Moisturizer Ingredients: Understanding the Label

What key ingredients mean and what to look for

A moisturizer is only as good as its ingredients. While some ingredients are extremely beneficial to the skin, locking in moisture and protecting the barrier function of the skin, others can be irritating, drying, or contribute to the development of acne.

Finding a good moisturizer not only increases the skin's water content but also encourages orderly desquamation (shedding of cells) that makes the skin appear smoother and younger-looking.

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There are numerous moisturizers on the market today, many of which make claims that may or may not be entirely accurate. Sifting through the claims can be difficult, but, by understanding what the various ingredients are and do, you can make a more informed choice as a consumer.

This article will cover the key ingredients in moisturizers—including humectants, occlusives, emollients, and topical antioxidants—and discuss not only their benefits but also their limitations and drawbacks.



Humectants are substances used in moisturizers that draw water from the middle layer of skin, called the dermis, into the outer layer of skin, called the epidermis. This helps keeps the skin moist and plump. When the humidity is higher than 70%, humectants can also attract water from the atmosphere into the epidermis.

Humectants are the man-made equivalent of natural moisturizing factor (NMF), a substance naturally produced by the skin that keeps the outermost layer of cells (called the stratum corneum) moist.

There are several different humectants commonly used in commercial moisturizers:

  • Glycerin: Also known as glycol, this ingredient is most commonly derived from vegetable oils. Despite its effectiveness, glycerin can be quickly degraded by heat and humidity.
  • Hyaluronic acid: Also known as hyaluronan, this is a compound naturally produced in the body that can hydrate all skin types without being oily. Even so, hyaluronic acid can cause skin dryness in some people, particularly in drier climates.
  • Sorbitol: This is a sugar alcohol used as an artificial sweetener that also has a potent humectant and antibacterial properties. Sorbitol can also cause skin dryness in the same way as hyaluronic acid.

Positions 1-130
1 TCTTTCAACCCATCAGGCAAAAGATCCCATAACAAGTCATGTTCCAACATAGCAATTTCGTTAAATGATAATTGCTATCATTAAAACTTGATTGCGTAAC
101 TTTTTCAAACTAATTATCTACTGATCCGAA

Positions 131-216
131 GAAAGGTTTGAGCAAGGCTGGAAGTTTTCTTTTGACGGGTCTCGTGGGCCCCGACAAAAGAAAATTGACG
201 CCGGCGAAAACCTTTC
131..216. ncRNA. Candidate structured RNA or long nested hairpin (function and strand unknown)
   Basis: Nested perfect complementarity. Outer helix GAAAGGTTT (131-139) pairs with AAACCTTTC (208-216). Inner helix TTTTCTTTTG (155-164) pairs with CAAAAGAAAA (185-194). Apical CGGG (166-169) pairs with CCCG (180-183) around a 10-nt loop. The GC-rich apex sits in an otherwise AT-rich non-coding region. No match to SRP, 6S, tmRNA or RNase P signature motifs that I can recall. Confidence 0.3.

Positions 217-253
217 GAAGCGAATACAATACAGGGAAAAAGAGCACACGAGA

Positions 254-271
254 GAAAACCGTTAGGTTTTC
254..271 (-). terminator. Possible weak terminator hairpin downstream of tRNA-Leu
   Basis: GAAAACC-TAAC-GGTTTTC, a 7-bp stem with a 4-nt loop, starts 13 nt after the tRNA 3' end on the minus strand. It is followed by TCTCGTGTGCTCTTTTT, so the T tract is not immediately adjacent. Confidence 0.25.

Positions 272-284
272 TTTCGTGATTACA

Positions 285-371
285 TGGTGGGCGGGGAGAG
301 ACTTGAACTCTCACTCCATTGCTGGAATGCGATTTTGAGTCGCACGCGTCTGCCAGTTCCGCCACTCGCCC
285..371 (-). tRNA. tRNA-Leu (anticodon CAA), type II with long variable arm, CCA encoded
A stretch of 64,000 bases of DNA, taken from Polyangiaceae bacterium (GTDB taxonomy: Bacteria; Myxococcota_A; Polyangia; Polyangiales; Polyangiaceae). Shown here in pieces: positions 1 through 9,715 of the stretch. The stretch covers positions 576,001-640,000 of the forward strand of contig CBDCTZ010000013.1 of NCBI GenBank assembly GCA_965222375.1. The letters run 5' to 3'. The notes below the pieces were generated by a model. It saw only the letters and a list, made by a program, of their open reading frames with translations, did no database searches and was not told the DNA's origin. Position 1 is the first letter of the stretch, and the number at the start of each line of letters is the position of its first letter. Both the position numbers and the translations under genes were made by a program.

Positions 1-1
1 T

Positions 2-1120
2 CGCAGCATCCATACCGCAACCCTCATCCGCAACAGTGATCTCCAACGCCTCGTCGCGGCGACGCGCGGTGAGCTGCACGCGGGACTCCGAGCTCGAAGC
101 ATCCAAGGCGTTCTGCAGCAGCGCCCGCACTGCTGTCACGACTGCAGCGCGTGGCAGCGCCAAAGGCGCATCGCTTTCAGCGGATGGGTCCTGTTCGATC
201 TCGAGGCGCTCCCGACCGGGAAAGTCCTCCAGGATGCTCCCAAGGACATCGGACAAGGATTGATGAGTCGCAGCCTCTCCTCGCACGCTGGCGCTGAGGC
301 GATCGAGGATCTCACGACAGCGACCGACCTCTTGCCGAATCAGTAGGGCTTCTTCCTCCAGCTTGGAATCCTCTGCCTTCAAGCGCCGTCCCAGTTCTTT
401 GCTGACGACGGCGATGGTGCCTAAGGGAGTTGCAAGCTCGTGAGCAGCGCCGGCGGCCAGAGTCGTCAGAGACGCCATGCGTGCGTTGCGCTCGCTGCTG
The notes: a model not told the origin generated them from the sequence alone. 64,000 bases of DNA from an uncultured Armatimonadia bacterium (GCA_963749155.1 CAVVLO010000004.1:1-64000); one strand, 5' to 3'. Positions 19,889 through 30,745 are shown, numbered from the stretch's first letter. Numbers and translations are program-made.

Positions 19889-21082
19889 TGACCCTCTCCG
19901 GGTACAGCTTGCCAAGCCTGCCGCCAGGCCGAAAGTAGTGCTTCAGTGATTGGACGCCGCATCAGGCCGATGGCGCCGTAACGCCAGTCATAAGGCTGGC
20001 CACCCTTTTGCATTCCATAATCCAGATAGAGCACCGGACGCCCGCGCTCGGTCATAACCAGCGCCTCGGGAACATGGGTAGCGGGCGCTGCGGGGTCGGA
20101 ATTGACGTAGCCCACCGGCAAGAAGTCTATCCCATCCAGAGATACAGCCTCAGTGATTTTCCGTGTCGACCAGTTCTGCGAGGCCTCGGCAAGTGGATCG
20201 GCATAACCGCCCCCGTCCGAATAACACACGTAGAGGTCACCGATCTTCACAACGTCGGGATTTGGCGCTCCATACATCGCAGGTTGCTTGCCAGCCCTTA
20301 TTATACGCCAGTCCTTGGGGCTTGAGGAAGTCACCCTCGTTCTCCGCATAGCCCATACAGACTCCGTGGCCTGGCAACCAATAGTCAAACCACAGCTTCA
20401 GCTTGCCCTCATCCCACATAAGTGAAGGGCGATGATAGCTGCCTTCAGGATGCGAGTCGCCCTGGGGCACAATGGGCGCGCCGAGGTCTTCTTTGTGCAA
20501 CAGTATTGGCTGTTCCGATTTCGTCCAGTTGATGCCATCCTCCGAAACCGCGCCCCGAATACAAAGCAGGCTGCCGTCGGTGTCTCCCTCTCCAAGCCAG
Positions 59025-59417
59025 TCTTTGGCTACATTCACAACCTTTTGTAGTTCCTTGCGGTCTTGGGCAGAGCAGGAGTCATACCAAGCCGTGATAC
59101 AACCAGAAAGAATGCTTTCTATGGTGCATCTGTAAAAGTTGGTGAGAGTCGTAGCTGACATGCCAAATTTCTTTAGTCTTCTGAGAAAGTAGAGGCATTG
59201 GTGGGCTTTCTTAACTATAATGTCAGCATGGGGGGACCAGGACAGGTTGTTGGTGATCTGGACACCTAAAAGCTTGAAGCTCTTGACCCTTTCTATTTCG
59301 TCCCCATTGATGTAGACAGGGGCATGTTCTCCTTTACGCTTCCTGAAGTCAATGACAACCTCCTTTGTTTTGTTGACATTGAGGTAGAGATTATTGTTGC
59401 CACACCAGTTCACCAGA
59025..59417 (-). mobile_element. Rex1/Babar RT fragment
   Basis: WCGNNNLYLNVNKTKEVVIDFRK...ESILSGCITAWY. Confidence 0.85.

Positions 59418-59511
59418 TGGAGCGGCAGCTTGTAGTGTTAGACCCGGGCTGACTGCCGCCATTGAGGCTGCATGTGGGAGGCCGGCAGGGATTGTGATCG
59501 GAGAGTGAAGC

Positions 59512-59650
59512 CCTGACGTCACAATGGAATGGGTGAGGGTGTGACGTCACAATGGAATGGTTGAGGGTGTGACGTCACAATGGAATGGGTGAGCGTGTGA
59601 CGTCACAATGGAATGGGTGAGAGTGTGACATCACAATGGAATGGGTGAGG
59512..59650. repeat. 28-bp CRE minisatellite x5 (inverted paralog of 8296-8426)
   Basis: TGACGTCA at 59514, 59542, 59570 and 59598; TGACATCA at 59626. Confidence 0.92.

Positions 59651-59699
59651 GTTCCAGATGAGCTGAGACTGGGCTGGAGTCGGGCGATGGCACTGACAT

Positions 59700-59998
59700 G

• Urea: Urea is a component of NMF that is a powerful exfoliant and humectant. While effective, urea can cause irritation on sensitive skin types.
  • Alpha-hydroxy acids: This is a group of compounds derived from foods like citrus, sugar cane, and apples. In some people, particularly fair-skinned individuals, alpha-hydroxy acids can make the skin extra sensitive to sunlight.

Glycerin is by far the most commonly used humectant in moisturizers. In addition to its humectant effects, glycerin helps degrade the bonds between cells of the stratum corneum, allowing them to be shed more evenly. By doing so, the skin may have a smoother, more even texture.



Occlusives are a category of agents that increase the water content of the skin by slowing evaporation. These ingredients are often greasy and are most effective when applied to damp skin.

There are different occlusive used in moisturizers, each of which has its benefits and drawback:

  • Petroleum jelly: Also known as soft paraffin, petroleum jelly is very effective in keeping the skin moist by blocking exposure of the skin to air. With that said, it can feel and look greasy.
  • Mineral oil: Made from refined purified petroleum, mineral oil is often used because of its favorable texture, but it is not as effective at preventing evaporation as other occlusives.
  • Lanolin: This waxy substance is derived from sheep's wool, and, while effective, is expensive and can be irritating to the skin. Some people also experience allergic contact dermatitis.
  • Silicone derivatives: These man-made compounds (which include dimethicone and cyclomethicone) are not greasy but have a limited moisturizing effect. They are often added to petroleum jelly to make it feel less greasy.


Emollients are agents that remain in the stratum corneum and function as lubricants, maintaining the soft, pliable appearance of the skin. Emollients are mainly made of oils and fatty compounds known as lipids.

Emollients may also "fill in the gaps" between cells that have been partially shed in the stratum corneum. This can give the skin a fuller, smoother texture.

Among the emollients commonly used in moisturizers are: